Couples Therapy

It’s normal to question whether you made the right choice.

Do you ever feel like the person you’re married to is not at all like the person you married? Or that you’re no longer the person you were when you got married (and not in a good way)?

So often we get married thinking that we’ve met “the one,” the person who finally “gets” us, who will help us make our dreams come true, and who will be our everything.

What could possibly go wrong? Well, a lot. The divorce rate hovers around 50% for first marriages and even higher for second attempts.

There are many reasons that marriages fail, and it’s almost never as simple as, “I married the wrong person.”

Love is a many splendored thing…

…or so the movies and other media would have us believe. The problem is that love in real life never looks like love in the movies.

In the movies, people fall in love 10 minutes after meeting. The closing credits roll by long before they’ve hit their one-year anniversary.

Never mind before they have kids, deal with in-laws, financial issues, potential infidelity, smartphone addiction, workplace stress, and the never-ending chores that are an inevitable part of family life.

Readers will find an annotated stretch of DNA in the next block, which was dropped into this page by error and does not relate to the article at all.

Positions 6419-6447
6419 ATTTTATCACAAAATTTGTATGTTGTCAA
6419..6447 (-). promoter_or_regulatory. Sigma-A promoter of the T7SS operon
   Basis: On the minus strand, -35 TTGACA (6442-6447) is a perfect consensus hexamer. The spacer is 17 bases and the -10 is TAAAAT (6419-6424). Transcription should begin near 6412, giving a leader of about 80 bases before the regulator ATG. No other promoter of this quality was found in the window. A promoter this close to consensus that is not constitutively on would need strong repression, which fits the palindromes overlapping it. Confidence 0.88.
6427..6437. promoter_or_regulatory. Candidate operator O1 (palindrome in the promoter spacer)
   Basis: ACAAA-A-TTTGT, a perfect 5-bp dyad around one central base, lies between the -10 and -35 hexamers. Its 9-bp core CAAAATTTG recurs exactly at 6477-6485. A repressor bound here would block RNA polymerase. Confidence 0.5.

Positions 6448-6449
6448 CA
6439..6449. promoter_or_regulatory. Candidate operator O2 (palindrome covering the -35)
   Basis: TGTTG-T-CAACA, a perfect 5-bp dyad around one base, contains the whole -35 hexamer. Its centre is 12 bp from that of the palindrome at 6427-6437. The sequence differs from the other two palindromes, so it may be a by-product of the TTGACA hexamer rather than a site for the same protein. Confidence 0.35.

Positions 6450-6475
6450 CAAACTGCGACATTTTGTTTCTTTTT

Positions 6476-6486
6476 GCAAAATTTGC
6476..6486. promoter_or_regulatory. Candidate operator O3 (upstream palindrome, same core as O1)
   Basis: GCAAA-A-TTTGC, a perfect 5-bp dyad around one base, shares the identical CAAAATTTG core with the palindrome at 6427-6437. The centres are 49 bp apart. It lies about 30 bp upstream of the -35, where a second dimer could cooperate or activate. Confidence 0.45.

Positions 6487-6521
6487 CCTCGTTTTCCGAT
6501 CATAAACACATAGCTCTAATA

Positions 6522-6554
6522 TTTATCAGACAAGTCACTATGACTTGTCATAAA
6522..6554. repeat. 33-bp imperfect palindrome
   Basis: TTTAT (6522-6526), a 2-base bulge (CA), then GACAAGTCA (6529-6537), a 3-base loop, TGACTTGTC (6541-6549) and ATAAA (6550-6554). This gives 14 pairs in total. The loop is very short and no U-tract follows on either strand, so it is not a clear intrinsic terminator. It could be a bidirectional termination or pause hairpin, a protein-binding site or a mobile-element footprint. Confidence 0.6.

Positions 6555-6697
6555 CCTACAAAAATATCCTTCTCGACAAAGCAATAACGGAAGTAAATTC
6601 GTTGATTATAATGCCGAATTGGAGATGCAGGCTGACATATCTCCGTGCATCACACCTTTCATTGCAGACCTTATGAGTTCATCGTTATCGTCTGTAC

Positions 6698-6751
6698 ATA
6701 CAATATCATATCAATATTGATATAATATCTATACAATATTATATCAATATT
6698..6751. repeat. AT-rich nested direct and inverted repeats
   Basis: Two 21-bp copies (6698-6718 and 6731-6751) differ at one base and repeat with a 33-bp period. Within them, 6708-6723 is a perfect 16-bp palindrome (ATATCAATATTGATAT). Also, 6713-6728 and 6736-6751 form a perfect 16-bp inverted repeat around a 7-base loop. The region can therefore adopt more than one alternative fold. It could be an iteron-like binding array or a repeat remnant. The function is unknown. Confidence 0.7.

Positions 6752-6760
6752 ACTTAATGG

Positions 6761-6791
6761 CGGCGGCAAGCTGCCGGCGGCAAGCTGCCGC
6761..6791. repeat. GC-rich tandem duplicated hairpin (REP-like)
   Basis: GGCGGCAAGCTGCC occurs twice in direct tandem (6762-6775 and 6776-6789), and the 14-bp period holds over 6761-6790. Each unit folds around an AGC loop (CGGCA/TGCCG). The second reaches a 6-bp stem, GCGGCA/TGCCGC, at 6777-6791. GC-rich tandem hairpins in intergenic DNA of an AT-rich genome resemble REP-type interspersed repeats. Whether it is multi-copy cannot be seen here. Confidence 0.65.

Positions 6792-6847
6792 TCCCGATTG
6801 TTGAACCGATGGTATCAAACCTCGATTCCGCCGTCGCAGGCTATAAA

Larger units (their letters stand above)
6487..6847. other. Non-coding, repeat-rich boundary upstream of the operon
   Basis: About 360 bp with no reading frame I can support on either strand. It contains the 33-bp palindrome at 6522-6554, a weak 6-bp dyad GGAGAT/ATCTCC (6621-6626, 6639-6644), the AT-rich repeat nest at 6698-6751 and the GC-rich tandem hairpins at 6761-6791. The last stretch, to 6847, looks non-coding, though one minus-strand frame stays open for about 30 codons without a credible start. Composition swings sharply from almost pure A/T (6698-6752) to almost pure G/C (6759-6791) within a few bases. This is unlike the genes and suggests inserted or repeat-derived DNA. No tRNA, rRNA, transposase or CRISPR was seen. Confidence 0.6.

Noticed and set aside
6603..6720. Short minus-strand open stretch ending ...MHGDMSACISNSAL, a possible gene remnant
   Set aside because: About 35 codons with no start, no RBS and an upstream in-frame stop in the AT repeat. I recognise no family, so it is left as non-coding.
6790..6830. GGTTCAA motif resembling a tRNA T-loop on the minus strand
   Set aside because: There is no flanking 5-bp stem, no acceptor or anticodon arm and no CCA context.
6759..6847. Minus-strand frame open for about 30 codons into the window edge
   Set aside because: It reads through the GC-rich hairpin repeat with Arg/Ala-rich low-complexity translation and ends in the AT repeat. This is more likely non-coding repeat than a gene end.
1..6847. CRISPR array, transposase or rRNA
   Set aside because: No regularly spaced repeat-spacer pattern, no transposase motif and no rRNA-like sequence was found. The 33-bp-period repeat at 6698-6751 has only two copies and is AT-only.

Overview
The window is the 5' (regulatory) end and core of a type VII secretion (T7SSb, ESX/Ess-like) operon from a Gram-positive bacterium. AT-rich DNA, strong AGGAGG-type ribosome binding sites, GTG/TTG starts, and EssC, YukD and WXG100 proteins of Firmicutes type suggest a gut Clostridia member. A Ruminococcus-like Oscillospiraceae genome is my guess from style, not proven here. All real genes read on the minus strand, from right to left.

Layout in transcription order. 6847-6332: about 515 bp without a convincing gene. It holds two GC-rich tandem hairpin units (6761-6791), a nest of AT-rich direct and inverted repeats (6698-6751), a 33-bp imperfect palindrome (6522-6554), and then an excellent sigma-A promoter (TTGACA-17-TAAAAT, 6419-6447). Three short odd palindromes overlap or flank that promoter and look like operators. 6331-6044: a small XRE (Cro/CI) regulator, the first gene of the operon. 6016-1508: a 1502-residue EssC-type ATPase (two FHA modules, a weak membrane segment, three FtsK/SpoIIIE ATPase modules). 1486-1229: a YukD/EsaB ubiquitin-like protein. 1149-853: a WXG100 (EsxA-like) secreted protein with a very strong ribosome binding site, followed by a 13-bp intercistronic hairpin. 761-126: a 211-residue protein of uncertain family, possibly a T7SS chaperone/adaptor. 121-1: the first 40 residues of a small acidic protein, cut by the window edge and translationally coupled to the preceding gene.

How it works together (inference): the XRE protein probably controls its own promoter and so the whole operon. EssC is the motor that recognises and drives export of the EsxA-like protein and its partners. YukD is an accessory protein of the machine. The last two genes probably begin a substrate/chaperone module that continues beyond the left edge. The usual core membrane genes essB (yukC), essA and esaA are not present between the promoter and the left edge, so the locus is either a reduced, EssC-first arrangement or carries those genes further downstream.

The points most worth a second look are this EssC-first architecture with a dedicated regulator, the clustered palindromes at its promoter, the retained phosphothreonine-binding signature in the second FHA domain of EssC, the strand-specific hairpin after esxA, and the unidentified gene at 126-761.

And, certainly, before they got stuck in quarantine with each other!

Does this mean that we can’t be happy together?

Short answer: not at all! Finding the joy in your connection will mean learning to be more realistic about what your marital relationship can provide (hint: the answer is not 100% of everything!).

Being happy together requires…

…taking a long hard look at what strengths and weaknesses each of you bring to the table.

…learning to be patient and kind and to give each other the benefit of the doubt.

…learning how to give your spouse what he or she needs and teaching them how to do the same for you.

…not keeping score. What you give up in “being right,” you can gain back in “being happy.”

We create spousal lists of ‘could-dos’ or ‘should-dos’ to make us happy.

In my experience, relationships are never fundamentally improved by us telling the other person to change, no matter how nicely we do it.

True change comes when we change.

This can be viewed as bad news (“why should I have to do all the work?”), but I encourage you to see it as good news (“I have the power to make things change”).

Perspective is everything!

What would it take to improve your marriage?

The answer is less than you think!

I truly enjoy working with couples who feel stuck while I watch them transform negative patterns into positive ones.

You absolutely can find new ways of connecting to each other and working through your issues.

Of course, this is not to say that every marriage can be saved – but even if yours can’t, it’s extremely helpful to navigate the choppy waters of separating with the guidance of a neutral and calm professional.

Make the choice seem right again.

Learn how therapy can help you take responsibility (not blame!) for bettering your marriage or other relationship.

Call (201) 776-4643, and let’s get started today!